A New Diabetes Drug Under Investigation Might Have Fewer Side Effects
One of the most important things for a diabetic is to be able to take their insulin and actually have it work. Unfortunately, for many that is not the case. There are currently medications on the market including Actos but the side effects, such as cancer, are a great concern.
Scientists have been using mice in experimental programs with a new medication that may be able to counter react the resistance in taking insulin and in the treatment of diabetes altogether.
A receptor gives the insulin the way to do its job; however, the side effects of the drugs to make that happen are severe. The new drug that is currently being tested is to help insulin resistance by activating this same receptor but with fewer side effects that the current drugs on the market have.
Many patients with diabetes and type 2 diabetes do not want to take the medication that is prescribed due to the side effects associated with it. Not only does this make the patient sick but it can also shorten their life span. Unfortunately, with the side effects that are associated with the current medications, many patients feel that there is a risk no matter what they do. When using the mice in lab tests on the new drug, it has been found that insulin resistance is treated as well as the diabetes.
It is important that medications are able to penetrate the cells in order to be effective. Although the new drug being tested did not activate the PPARy in cells like other medications, it latched onto a different part of the cell instead.
The mitochondrion is a section of a cell that produces energy and this is the section where the new drug works. Not only has it been effective in treating the insulin resistance but it has also shown other benefits including anti-inflammatory benefits and improved insulin resistance in the fat, liver and muscle cells.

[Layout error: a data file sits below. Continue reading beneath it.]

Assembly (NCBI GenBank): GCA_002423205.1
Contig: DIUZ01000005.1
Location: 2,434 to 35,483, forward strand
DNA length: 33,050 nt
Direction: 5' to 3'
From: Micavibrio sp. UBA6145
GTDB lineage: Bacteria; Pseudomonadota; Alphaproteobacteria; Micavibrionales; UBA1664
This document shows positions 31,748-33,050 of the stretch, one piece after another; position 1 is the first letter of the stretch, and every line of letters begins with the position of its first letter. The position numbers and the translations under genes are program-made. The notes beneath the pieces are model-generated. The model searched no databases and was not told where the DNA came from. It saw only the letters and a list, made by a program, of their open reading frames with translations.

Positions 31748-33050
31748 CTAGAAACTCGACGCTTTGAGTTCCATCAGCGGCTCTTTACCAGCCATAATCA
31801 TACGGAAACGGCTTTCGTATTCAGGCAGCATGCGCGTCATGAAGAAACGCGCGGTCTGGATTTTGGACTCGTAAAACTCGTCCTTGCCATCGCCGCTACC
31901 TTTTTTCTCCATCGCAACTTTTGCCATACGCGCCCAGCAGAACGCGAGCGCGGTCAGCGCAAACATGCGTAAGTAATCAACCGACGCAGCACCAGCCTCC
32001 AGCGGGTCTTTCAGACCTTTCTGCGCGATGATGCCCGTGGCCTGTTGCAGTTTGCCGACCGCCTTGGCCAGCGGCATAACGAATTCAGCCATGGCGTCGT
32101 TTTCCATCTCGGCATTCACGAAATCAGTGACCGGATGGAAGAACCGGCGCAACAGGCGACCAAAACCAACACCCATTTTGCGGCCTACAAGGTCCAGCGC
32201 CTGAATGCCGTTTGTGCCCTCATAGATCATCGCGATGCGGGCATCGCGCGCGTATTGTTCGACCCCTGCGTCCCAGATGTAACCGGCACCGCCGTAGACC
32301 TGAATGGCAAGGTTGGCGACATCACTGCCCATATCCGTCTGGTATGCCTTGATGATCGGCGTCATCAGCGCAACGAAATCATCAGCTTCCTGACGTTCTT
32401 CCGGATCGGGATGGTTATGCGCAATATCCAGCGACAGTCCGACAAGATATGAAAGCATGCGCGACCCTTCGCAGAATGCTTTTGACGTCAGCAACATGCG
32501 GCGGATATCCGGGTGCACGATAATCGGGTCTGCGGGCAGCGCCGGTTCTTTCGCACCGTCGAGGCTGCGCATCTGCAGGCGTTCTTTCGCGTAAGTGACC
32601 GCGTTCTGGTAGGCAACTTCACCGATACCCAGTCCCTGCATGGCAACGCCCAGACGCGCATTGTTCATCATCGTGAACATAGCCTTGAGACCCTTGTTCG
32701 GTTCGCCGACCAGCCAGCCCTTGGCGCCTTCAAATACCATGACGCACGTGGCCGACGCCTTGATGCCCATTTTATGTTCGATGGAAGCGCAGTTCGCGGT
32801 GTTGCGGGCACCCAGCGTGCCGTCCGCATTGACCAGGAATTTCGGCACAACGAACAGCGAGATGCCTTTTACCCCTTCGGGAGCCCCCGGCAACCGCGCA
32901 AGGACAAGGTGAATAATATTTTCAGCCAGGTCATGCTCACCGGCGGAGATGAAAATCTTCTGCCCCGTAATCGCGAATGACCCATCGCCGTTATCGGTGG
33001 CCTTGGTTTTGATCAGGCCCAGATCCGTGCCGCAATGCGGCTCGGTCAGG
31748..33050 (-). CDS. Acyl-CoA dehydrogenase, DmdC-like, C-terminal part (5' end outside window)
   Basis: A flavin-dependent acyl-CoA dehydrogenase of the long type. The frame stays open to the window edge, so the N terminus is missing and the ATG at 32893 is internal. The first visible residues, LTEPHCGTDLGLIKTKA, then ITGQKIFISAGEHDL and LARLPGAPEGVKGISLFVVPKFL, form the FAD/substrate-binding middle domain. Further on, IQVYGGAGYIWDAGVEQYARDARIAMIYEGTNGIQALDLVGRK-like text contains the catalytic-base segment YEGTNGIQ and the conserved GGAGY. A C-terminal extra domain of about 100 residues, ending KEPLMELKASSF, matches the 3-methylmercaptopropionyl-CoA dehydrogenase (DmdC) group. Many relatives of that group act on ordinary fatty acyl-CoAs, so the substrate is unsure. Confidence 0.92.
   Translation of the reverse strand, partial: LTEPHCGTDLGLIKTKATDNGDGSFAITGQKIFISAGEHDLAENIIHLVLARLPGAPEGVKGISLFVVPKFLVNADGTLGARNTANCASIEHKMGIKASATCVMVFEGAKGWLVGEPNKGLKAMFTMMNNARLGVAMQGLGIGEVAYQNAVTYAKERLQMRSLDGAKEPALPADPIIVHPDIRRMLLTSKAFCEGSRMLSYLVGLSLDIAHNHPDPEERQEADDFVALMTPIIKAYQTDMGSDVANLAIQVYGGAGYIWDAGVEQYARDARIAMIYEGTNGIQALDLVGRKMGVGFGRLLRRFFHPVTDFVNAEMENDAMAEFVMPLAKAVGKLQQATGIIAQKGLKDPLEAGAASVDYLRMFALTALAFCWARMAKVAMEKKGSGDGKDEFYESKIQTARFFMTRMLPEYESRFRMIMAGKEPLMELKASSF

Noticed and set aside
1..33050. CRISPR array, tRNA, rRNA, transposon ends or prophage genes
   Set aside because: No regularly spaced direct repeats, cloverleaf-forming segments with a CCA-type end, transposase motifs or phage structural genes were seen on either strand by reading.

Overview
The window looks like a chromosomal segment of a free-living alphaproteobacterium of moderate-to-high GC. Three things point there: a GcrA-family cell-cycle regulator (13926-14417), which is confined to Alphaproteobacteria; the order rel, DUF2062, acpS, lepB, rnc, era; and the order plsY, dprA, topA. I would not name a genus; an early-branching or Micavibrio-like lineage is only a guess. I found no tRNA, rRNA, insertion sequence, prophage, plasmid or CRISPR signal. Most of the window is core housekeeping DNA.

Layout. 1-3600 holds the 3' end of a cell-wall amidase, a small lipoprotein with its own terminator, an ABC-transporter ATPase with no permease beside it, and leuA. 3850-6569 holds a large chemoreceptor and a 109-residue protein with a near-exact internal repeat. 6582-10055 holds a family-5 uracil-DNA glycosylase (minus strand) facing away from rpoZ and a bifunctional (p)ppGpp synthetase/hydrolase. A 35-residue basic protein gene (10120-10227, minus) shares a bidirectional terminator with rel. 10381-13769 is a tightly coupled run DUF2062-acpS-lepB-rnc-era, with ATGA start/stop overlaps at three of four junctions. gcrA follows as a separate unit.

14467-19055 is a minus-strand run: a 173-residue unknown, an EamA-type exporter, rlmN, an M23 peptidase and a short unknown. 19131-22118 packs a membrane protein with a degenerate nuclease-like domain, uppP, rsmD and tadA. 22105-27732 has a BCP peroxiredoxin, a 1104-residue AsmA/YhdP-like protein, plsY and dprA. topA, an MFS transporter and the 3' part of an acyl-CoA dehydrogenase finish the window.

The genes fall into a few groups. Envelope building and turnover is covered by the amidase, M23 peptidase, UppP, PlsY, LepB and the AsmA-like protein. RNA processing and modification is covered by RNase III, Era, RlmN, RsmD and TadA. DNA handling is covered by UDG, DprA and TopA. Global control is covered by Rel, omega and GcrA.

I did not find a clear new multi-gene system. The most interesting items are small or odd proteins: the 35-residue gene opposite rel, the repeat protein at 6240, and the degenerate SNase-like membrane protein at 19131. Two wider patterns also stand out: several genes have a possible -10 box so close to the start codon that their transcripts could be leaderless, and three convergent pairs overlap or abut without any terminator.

Although this may not seem like a giant leap for the medical community to the average person, it is actually a wonderful leap in the right direction. There are still many steps to be taken before the drug can be considered for the market. Many tests still need to be done in order to find out what makes this drug tick. For example, they need to work with the cells and the drug to find the proteins that make it work.
They need to know why it clings to the mitochondrial membrane, can still do its job plus have the other added benefits. If they can avoid the PPARy pathway altogether, get the results they are looking for and have fewer side effects for the patients taking the medication, they will have struck gold.
Naturally, scientists are anxious to learn everything that they can about the new drug including its effects on metabolism. Of course, these tests will be done years from now as they are in the beginning to the middle stages with the current testing and investigation.
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